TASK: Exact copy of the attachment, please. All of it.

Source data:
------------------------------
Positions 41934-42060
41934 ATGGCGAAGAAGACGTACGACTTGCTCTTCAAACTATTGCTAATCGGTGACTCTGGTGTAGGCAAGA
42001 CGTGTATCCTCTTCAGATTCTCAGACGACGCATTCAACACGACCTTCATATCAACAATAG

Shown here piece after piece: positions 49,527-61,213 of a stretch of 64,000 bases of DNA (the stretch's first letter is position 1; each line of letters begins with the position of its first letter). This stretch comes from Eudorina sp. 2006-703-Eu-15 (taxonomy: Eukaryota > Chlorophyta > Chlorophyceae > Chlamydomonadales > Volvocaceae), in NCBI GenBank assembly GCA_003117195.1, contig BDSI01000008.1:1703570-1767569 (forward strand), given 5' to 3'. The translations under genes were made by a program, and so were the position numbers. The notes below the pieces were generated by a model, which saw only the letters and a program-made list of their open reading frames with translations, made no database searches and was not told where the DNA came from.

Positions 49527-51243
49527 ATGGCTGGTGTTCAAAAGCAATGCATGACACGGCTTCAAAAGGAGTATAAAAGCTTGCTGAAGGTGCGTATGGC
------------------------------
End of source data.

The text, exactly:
Positions 41934-42060
41934 ATGGCGAAGAAGACGTACGACTTGCTCTTCAAACTATTGCTAATCGGTGACTCTGGTGTAGGCAAGA
42001 CGTGTATCCTCTTCAGATTCTCAGACGACGCATTCAACACGACCTTCATATCAACAATAG

Shown here piece after piece: positions 49,527-61,213 of a stretch of 64,000 bases of DNA (the stretch's first letter is position 1; each line of letters begins with the position of its first letter). This stretch comes from Eudorina sp. 2006-703-Eu-15 (taxonomy: Eukaryota > Chlorophyta > Chlorophyceae > Chlamydomonadales > Volvocaceae), in NCBI GenBank assembly GCA_003117195.1, contig BDSI01000008.1:1703570-1767569 (forward strand), given 5' to 3'. The translations under genes were made by a program, and so were the position numbers. The notes below the pieces were generated by a model, which saw only the letters and a program-made list of their open reading frames with translations, made no database searches and was not told where the DNA came from.

Positions 49527-51243
49527 ATGGCTGGTGTTCAAAAGCAATGCATGACACGGCTTCAAAAGGAGTATAAAAGCTTGCTGAAGGTGCGTATGGC